Accountability is meaningless when the finger of suspicion and blame can move in a week from a single “rogue” reporter to the Chairman of News Corporation. In a situation where potentially all are held accountable in this random way, no one is accountable. Caroline Oliver a friend of MAC and a specialist in effective governance writes
When things go very wrong and the question of whose head or heads should roll comes up, we have no clear answers. In other words we just don’t know who we should hold accountable for what. In the case of phone-hacking at News Corporation the accusatory finger has moved from pointing to one rogue reporter through the Chief Executive of the newspaper concerned, to the chairman of the entire group. Latterly there has even been mention of the board and particularly the non-executive directors.
Knowledge and Accountability
She goes on to add that what goes in the News Corporation also applies to the NHS. The killer point for me looking at her arguments is that ‘knowledge is not a prerequisite for accountability’. Indeed Caroline goes further, saying that knowledge cannot be a prerequisite of accountability. Organisations are now so big and complex that this old fiction can stand no longer. We have to re-frame the question and ask is there a system for ensuring accountability and did the Chief Executive follow that process agreed with his Board and his fellow managers?
This ties up with Andrew Craig’s last blog which has attracted more comments than any other blog ever published by us. Andrew’s concern is that public engagement will merge with the communications functions – will ‘real’ engagement and participation take second place to flim flam public relations as a quick way of offering legitimacy to the ‘any qualified provider’ (AQP) mechanism?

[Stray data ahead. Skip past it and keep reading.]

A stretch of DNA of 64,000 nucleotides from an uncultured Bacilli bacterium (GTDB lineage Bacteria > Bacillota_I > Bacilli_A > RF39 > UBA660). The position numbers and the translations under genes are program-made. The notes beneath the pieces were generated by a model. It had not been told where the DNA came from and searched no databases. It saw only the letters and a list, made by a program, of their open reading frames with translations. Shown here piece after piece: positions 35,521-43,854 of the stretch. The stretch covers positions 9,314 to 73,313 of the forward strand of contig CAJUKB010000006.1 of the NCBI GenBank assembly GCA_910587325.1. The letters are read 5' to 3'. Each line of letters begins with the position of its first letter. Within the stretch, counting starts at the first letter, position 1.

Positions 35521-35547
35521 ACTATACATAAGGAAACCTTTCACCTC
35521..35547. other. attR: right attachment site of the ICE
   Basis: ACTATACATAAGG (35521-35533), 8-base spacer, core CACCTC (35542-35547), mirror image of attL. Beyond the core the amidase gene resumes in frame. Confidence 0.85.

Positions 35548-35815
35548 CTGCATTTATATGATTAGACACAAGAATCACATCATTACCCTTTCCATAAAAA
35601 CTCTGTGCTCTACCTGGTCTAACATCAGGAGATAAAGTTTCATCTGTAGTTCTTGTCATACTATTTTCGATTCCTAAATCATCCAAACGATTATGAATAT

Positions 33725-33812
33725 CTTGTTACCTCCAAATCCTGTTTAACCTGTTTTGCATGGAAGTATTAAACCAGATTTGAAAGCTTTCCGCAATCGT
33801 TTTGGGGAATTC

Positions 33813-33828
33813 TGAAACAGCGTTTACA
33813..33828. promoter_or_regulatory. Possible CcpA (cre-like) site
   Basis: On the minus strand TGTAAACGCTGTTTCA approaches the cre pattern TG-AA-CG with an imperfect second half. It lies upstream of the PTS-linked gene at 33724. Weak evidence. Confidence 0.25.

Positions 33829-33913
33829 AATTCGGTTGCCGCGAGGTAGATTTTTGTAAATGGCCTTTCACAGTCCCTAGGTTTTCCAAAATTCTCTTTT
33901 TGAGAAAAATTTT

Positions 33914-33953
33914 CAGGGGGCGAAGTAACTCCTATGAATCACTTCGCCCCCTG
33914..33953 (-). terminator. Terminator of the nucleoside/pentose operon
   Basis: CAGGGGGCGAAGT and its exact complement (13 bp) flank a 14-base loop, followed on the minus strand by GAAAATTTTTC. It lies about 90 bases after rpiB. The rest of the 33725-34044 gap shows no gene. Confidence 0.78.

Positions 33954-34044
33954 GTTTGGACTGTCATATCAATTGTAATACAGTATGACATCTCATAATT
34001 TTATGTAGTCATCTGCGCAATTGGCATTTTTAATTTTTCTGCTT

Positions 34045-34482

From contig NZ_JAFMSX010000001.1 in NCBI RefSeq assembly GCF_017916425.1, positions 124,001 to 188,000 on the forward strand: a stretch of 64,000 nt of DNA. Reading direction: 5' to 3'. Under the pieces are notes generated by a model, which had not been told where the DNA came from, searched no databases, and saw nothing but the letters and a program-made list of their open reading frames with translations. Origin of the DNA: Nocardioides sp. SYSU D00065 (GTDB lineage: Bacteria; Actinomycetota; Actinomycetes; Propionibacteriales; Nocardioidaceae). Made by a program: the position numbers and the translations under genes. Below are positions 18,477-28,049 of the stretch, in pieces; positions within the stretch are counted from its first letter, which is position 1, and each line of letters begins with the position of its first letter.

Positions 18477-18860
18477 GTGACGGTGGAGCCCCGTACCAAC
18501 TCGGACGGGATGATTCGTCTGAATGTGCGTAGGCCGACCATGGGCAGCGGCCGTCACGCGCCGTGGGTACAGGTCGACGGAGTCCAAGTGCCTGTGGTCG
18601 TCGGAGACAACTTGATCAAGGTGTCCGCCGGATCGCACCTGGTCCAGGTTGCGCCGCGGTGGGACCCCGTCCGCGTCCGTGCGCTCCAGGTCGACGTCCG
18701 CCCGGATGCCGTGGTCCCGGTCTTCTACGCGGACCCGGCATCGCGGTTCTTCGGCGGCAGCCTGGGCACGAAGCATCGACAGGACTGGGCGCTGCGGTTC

The link is one of due process that embraces the prospect of dissent and criticism from communities of patients, carers and citizens and does not bury public engagement in the emollient and pleasantly positive reassurances that constitutes so much PR. We have to plead guilty to having poured in the past a certain measure of scorn on ‘tick box’ initiatives whereby the system is followed without heed to its quality and outcome, but at least in these cases there is a process to be followed. And in that situation, people have a better chance of identifying the someone who has not adhered to an established accountability system.
We have had a very good example of that recently when Malcolm Alexander the Chair of the national LINks body NALM fired a rocket off to Earl Howe for a gross breach of process in the way a consultation document on Healthwatch had been circulated missing out key organisations like the Programme Board. The document’s content too was rather poor quality. The Department of Health to its credit reacted quickly by pulling the consultation off the website and apologising for the failure to involve LINks bodies. However the main point in this context is that there was both an agreed process watched over by an eagle-eyed veteran patient activist and this combination creates accountability. Malcolm’s email was sent to Earl Howe who may or may not have been aware of the circulation list of the consultation document. But knowledge was not a prerequisite of accountability – failure to observe the system in place was the lapse in accountability here. (Malcolm is still (and rightly) very annoyed about the lack of funding for Pathfinder Healthwatches but that is a story for another day.)
Not since Zola fled to Upper Norwood
Andrew’s fear for the new process of setting up the AQP process is that there will be neither knowledge nor accountability to the wider public. Both policy and execution will lie in the hands of the same narrow political and bureaucratic coterie which is not a sufficient protection because they are a ‘feral’ elite according to the recent calls in the Guardian for a 1000 strong citizen jury . The supporters of the jury initiative state their case with a power and passion that we have not since Emile Zola – the most prominent and eloquent of Drefusards -had to flee to the Queen’s Hotel, Upper Norwood.
Power, for so long hidden in the pockets of a cosy elite, has been exposed. Those who wield it have been found wanting – in scruples, in morals and in decency.
And we and Caroline Oliver would add that they have been found wanting in having a good system of accountability. Not as sexy a statement as that of the new Zolas but it takes us beyond indignation and despair to action.